Reading Riseforms - Part 1

Exerpted from the book Fly Fishing the Solitude–Montana

Many thanks to my good friend and illustrator Mark Lewis. If you'd like to contract Mark to do illustrations, contact him at (719) 471-9400 or

Riseform 1

Riseform 2

Riseform 3


Few novice or even intermediate dry fly anglers understand trout behavior and how trout routinely feed because they mostly fixate on their fly and their casting instead of taking a moment to observe the fish itself. The area of the stream that a trout can see as it searches for food is referred to as a window. The size of that window depends on several factors, including the clarity of water, structure, and the depth of the water. The clarity is determined by the percentage of dirt or detritus that is in the water. Structure such as wood debris or boulders may block the trout's view of the surface. The depth of the water where trout are holding is a huge factor. The deeper the water the larger visual angle they have to the surface, but clarity and structure may negate this advantage. Also, if the water is too deep and too fast for the fish to hold near the surface, the trout will continue to feed on subsurface fare that is closer and more efficient to obtain.

Illustration One – Visual Contact

As the current hits the rock just upstream of this trout, it is slowed, creating a mini-eddy just downstream of the rock. The trout will wait in this slower water because it requires less energy. The trout will move into these areas when a hatch begins because aquatic insects are concentrated along current lanes, like the one where the current is squeezed between the two rocks. As the insects struggle to emerge from their nymphal or pupal stages, they are vulnerable to predation. If there are several fish present, the larger ones will dominate, often running the smaller fish out or away from the prime feeding areas. Sometimes a smaller fish will dart in and steal a fly before the larger fish can take it.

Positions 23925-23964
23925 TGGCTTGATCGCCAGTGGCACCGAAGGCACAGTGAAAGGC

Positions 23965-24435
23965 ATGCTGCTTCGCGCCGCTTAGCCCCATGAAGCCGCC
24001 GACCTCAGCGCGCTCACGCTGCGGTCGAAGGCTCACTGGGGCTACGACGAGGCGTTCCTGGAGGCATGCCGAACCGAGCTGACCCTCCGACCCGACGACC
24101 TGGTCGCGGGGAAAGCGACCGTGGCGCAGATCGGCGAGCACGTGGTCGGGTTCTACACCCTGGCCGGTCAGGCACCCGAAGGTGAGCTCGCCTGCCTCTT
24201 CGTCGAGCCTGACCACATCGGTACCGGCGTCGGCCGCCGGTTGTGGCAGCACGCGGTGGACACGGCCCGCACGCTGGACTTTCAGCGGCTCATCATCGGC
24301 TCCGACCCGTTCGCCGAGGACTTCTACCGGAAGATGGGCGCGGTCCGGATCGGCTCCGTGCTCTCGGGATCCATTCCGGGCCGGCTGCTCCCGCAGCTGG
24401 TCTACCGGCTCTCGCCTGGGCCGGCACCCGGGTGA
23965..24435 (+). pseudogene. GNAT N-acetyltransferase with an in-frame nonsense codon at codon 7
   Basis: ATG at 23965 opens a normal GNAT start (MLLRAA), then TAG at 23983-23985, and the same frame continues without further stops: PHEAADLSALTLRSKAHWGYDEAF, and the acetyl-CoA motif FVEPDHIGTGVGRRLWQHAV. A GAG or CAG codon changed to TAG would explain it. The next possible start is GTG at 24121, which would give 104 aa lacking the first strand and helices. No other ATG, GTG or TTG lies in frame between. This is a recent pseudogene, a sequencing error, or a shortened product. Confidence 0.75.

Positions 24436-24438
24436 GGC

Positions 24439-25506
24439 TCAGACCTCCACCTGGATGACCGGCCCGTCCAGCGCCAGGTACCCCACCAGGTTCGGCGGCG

Illustration Two – Pursuit

The trout identifies the insect as possible food and begins its pursuit, using the current as it moves out of the shelter of the rock. Approaching the fly, the trout raises its head for a closer inspection. This move also exposes more of the fish's body to the push of the current, allowing it to match the speed of the prey with minimal energy. The trout need only make minor adjustments as it nears the fly. If the insect lifts off the surface, the fish will drop its head and return to its original holding spot.

Illustration Three – Identification

The trout hangs just below the fly, looking for an identification trigger, while matching the insect's speed as both move downstream in harmony. If the trout finds that particular stimulus, it will take the fly; if not, it will refuse it. Refusals are the subject of countless magazine articles. Making on-stream corrections are necessary to get the fish to accept your fly.

All photos and text Trapper Badovinac. Any use without written permission from the author is illegal.
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